points of HVDC, the transient stability should be better if these
HVDC links export or import some amount of power before
the disturbance. However, when the short circuit points take
place in the other part of Denmark, the transient stability
improves with the increase of HVDC power output, from
import 60% to export 60%, intuitively because the power

output and power consumption can contribute to the decreasing


area of the generators [13], [14].

ACKNOWLEDGMENT
The author would like to acknowledge Per Lund and Peter
Rnne-Hansen from Energinet.dk for their kindly support for
this work.
REFERENCES
[1]
[2]
[3]

[4]
Figure 15. The critical clearing time w. r. t. the HVDC power.

V.

CONCLUSION

This paper firstly described the modeling of Danish wind


farms in DIgSILENT, both onshore and offshore wind farms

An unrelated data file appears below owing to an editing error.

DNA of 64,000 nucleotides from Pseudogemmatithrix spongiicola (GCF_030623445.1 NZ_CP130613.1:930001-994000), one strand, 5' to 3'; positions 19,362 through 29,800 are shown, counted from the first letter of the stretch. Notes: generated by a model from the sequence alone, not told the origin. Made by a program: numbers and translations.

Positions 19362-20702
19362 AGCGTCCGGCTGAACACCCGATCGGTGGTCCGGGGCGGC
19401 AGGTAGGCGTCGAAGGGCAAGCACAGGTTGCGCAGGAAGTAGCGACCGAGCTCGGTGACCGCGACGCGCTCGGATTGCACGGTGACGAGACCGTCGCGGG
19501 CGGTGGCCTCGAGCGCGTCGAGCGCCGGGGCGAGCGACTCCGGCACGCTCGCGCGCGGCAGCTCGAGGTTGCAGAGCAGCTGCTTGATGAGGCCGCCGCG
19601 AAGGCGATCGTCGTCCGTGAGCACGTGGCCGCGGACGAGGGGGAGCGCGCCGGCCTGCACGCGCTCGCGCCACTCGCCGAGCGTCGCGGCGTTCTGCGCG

with different types (FSIG, DFIG & IG-FRC). Then, critical
fault screening is conducted all across western Danish power
system to find out the vulnerable areas and vulnerable points in
terms of transient stability, and 8 critical locations are selected
as the disturbances for examining the transient stability.
Furthermore, 4 typical real scenarios in the year of 2011 are
selected to evaluate the impact of wind generation level and
load on transient stability. Finally, the transient stability is
evaluated by calculating critical clearing time in a variety of
power flow patterns. The influencing factors of transient
stability are analyzed individually, such as the output of central
power plant, load level, wind generation level and power
transmission of HVDC links.
In conclusion, before the disturbance, the transient stability
is highly dependent on the power flow pattern. The output of
CPPs is the most dominant factor of transient stability. The
higher load of CPPs means the less reserve and worse transient
stability. Besides, under the same load of CPP, the less load
consumption and the more wind generation (especially FSIGbased) are generally harmful to transient stability. The impact
of the transmission power in HVDC links on transient stability
is highly dependent on the position of the disturbances.

[5]

[6]

[7]

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[9]